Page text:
6.  (Optional) Delete your Private Space 

1. Unlock Private Space and tap Install apps

(Image: © Future)

Once set up, the Private Space can be found at the very bottom of your app drawer. To unlock it you'll need to tap the banner and complete the additional authentication required by Android. 

Once in, you can start Installing Private Space apps by tapping the Install Apps button or the Google Play icon.

2. Choose apps to keep in your private space

(Image: © Future)

You can't just transfer apps from your main app list into Private Space; instead, they have to be downloaded specifically for the feature. So you'll need to either tap Install apps or the Google Play icon first.

Once in Google Play, you search for and install apps as you normally would. Search, tap the app and hit Install. The app will then download and install itself in the Private Space partition, separate from the rest of the apps in the main list. 

3. Tap Lock to lock

(Image: © Future)

Whenever you're finished with Private Space, you can tap the Lock button on the right side of the screen to close everything up.

4. (Optional) Hide Private Space

(Image: © Future)

If you want to take things a step further, you can hide the Private Space banner. That way it appears as though all your apps and files are on show. Just tap the Gear icon in the Private Space banner, then select Hide your private space when it's locked. Toggle on the setting and that's it.

The next time you need to find your Private Space, you just need to type "private space" into the search bar on your app menu.

5. (Optional) Set Private Space to Lock automatically

(Image: © Future)

You don't have to manually lock Private Space when you're done, either. Enter the settings menu by tapping the gear icon again and select Lock private space automatically.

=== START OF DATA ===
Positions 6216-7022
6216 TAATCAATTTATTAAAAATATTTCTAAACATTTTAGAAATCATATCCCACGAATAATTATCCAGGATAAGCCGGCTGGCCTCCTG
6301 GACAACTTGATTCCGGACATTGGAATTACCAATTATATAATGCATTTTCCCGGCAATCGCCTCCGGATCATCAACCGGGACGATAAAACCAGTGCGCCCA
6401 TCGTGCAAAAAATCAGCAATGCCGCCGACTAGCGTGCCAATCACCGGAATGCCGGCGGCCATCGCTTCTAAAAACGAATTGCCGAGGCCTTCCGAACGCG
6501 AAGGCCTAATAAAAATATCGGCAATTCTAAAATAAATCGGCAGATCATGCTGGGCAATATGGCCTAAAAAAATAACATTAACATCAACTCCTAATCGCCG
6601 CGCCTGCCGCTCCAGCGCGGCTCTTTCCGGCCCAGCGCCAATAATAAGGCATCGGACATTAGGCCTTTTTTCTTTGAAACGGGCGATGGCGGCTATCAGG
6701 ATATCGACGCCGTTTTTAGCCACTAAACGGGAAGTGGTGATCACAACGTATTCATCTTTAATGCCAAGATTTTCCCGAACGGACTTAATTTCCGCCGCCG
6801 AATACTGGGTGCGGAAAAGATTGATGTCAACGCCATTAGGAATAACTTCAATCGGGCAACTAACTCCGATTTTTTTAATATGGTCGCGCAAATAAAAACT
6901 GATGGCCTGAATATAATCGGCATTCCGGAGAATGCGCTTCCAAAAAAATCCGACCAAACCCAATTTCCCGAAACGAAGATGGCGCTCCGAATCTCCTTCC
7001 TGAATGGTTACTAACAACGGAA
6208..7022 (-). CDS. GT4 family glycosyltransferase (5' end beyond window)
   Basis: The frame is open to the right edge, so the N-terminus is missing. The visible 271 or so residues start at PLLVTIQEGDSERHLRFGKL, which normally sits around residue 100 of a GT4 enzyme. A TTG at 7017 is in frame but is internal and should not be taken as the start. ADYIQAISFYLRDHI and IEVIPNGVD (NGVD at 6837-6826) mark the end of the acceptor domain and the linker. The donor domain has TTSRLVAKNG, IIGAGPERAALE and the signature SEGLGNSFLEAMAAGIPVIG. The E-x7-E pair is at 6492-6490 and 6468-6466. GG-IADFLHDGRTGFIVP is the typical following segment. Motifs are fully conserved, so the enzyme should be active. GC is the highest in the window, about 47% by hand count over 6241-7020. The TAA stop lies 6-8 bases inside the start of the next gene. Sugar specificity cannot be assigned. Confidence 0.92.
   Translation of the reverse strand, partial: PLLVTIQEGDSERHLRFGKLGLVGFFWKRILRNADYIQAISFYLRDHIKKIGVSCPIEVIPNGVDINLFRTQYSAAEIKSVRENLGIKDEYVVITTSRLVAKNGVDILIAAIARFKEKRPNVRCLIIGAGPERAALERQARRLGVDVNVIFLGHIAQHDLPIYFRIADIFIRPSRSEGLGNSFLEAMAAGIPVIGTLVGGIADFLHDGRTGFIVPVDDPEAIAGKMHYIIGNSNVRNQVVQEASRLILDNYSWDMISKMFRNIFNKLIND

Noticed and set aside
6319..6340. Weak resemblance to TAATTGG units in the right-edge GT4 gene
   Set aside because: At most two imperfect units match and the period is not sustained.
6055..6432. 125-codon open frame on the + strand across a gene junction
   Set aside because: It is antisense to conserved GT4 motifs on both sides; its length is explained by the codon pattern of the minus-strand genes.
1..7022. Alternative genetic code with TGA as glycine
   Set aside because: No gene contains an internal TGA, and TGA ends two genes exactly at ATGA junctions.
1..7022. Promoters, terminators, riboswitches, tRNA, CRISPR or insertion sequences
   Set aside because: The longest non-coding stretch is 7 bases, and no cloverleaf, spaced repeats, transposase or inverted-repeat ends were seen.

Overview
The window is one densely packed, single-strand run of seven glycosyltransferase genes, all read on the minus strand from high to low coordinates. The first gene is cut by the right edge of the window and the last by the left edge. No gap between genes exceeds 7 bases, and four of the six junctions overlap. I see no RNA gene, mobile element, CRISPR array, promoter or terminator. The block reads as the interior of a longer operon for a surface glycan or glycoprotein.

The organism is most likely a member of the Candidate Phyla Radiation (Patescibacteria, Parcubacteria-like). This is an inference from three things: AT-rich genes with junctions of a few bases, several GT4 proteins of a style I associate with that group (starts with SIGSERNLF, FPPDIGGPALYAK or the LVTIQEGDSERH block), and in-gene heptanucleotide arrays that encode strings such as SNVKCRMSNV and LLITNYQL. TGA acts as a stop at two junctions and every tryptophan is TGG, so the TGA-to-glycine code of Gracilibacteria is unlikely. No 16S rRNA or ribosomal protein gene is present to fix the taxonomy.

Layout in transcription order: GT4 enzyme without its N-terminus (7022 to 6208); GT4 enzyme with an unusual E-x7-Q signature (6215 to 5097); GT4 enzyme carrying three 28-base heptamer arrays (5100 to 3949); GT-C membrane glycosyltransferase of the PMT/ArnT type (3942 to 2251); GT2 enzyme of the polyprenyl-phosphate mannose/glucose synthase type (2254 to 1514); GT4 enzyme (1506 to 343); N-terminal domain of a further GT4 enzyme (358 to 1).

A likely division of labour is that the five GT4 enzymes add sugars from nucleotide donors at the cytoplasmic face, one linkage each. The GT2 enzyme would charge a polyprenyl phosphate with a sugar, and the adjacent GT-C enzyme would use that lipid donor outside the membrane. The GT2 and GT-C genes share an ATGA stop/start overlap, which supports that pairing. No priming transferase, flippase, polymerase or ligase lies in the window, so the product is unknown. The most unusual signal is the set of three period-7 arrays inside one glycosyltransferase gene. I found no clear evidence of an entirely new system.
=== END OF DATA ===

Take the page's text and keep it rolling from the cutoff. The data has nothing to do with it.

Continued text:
You then get to choose between locking the space when your phone is locked, after 5 minutes of inactivity or when your phone restarts.

6. (Optional) Delete your Private Space

(Image: © Future)

If you ever get sick of Private Space or want to get rid of it for some other reason, you can take care of that pretty easily. Head into the settings menu by tapping the Gear icon again, then scroll down until you find Delete private space. 

Your phone will ask if you're sure, and warns the process can't be reversed. If you're sure, tap Delete in the bottom right corner and Private Space will be wiped from your phone. You can, of course, set it up again later if you wish.


That's how you install and use one of the best new features coming to Android 15. Just remember that the software is still in beta and may not work as intended, but so far we at Tom's Guide haven't had any issues.

Don't forget to check out some more of our phone-centric tutorials either, including how to turn off Live Photos on your iPhone, how to turn on Google Drive's dark mode, how to set up biometric verification to Google Play, and how to add two-factor authentication to your Apple account.

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Tom Pritchard
UK Phones Editor

Tom is the Tom's Guide's UK Phones Editor, tackling the latest smartphone news and vocally expressing his opinions about upcoming features or changes. It's long way from his days as editor of Gizmodo UK, when pretty much everything was on the table. He’s usually found trying to squeeze another giant Lego set onto the shelf, draining very large cups of coffee, or complaining about how terrible his Smart TV is.